Tuesday that it plans to lay off 28,000 workers because of government 
restrictions due to the pandemic that are hurting its theme parks.

   Other areas of the economy have also seen growth slow since the expiration 
of extra unemployment benefits and other economic aid that Congress approved 
earlier.

   "We all knew that the small businessman or restaurant owner was getting 
hurt, but this takes it to a different level of just how serious it is," said 
J.J. Kinahan, chief strategist with TD Ameritrade. "It maybe changes the 
narrative a bit."

   A report from payroll processor ADP on Wednesday gave some encouragement, 
though. It said hiring by private employers accelerated this month, with 
749,000 jobs added versus economists' expectations for 605,000. Other economic 
reports on Wednesday also came in stronger than expected, including one on 
business activity in the Chicago area.

   That raises hopes for the federal government's more comprehensive jobs 
report, which arrives on Friday. For that, economists had been expecting to see 
hiring slowed to 850,000 from 1.4 million in August.

   This month's jobs report will take on even more importance than usual 
because it will be the final one released before Election Day in November.

   Tuesday night's debate between President Donald Trump and the Democratic 
nominee, Joe Biden, was the first of this election season, and it amplified 
some of the market's concerns. Trump said it may take months to learn the 
election's results, and such a long period of uncertainty could make an already 
shaky market even more volatile.

   But several analysts said they didn't see the debate having a big effect on 
the stock market, whose path depends much more on what happens with corporate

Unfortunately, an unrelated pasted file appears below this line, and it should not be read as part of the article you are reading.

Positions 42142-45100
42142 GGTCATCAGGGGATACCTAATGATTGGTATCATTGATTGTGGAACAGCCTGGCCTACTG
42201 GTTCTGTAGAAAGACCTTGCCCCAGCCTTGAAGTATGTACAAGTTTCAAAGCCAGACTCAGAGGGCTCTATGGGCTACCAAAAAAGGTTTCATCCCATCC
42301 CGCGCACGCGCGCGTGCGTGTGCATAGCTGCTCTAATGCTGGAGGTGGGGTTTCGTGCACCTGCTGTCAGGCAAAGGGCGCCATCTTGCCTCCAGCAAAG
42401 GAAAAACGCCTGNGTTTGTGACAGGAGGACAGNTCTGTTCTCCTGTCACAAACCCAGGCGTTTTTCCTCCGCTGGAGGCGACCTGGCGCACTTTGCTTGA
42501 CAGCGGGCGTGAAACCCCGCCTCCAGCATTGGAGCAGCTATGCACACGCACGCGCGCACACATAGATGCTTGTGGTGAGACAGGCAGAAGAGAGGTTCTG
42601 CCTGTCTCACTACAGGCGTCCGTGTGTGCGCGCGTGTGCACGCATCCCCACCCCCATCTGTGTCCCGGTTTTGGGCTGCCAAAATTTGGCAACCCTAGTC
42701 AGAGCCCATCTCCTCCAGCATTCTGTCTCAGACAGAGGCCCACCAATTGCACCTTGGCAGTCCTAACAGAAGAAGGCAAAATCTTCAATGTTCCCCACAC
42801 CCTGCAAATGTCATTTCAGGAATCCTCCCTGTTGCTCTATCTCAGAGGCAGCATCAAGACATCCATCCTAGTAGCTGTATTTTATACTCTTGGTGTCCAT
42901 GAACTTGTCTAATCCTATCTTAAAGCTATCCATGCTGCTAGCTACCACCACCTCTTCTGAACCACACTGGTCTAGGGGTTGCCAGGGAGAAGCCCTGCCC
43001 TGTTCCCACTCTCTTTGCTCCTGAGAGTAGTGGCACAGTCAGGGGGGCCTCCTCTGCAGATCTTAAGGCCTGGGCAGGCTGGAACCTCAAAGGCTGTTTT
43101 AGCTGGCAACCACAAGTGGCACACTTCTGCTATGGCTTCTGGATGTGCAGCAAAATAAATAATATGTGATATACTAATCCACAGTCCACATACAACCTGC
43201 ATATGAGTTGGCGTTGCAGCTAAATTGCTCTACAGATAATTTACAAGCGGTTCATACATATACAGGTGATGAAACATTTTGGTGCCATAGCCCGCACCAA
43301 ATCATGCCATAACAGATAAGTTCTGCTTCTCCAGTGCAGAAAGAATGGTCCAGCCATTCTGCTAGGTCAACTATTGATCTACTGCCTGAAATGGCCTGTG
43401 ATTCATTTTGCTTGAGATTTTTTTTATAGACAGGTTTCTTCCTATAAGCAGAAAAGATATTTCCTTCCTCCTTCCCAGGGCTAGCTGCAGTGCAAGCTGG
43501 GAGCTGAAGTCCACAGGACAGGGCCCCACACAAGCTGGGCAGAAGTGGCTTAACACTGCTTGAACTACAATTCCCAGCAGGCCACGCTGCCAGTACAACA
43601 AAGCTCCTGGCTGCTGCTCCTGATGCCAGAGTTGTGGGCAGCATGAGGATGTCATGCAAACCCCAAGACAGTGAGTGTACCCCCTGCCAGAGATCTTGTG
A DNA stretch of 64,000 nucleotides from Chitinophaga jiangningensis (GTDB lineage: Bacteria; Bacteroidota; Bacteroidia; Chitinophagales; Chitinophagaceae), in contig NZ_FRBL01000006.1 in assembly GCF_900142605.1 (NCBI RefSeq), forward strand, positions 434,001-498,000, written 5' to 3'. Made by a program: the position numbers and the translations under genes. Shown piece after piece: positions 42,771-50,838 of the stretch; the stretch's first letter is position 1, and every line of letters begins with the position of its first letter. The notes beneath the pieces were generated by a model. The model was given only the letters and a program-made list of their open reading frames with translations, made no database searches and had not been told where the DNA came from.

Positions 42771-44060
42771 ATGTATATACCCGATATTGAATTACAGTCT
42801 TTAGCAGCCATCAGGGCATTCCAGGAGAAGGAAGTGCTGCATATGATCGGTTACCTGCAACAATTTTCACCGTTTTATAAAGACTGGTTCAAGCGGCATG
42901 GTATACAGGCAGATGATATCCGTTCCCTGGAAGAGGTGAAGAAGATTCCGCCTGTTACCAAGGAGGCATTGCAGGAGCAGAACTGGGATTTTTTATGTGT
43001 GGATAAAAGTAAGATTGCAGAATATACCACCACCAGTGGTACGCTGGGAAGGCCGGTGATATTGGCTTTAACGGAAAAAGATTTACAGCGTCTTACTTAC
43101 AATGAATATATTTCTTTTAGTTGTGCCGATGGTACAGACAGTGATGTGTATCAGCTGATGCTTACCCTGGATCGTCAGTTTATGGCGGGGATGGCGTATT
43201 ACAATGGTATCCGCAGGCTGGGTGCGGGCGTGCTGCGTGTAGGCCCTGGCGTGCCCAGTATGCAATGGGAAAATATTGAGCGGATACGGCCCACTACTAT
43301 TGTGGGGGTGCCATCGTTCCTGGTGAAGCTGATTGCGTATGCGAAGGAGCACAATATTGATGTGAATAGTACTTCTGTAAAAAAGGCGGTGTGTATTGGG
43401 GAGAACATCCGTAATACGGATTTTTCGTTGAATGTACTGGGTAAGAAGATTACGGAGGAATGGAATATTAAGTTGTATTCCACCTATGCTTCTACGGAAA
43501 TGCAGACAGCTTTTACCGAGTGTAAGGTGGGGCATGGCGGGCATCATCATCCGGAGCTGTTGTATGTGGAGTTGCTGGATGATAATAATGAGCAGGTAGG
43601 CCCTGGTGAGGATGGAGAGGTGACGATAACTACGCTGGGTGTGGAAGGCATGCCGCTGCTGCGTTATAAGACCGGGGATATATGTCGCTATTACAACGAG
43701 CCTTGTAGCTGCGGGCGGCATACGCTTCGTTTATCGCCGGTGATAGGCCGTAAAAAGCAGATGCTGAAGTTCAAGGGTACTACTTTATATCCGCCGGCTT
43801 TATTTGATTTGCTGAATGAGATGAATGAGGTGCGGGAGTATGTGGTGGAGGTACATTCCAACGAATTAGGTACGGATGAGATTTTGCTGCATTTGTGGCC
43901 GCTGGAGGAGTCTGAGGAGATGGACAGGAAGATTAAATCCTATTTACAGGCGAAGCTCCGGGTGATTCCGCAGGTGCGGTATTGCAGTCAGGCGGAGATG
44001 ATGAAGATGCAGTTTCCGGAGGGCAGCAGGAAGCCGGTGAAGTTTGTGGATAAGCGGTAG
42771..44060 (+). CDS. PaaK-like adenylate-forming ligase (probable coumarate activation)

profits, interest rates and the coronavirus pandemic than who sits in the White 
House.

   "Last night was pretty much a nothing burger from a market perspective, 
other than perhaps suggesting more uncertainty in the weeks ahead, which could 
continue to drive volatility," said Mike Loewengart, managing director of 
investment strategy at E-Trade Financial.

   Trump again lobbed claims of fraud at the voting process, even when the head 
of the FBI has said there has not been any significant coordinated national 
voter fraud. The tone was combative through the night, with plenty of insults 
and talking over one another, and reflective of the country's deepening 
partisan divide.

   Shares of data-mining company Palantir jumped 31% to $9.50 on their first 
day of trading. The company was born 17 ago with the help of CIA seed money. 
Palantir isn't selling new shares to raise money. Instead, it's listing 
existing shares for public trading.

   In Europe, Germany's DAX fell 0.5%. The CAC 40 in Paris fell 0.6%, and 
London's FTSE 100 shed 0.5%.

   In Asia, Japan's Nikkei 225 lost 1.5%, Hong Kong's Hang Seng rose 0.8% and 
stocks in Shanghai slipped 0.2%.

   The yield on the 10-year Treasury rose to 0.68% from 0.66% late Tuesday.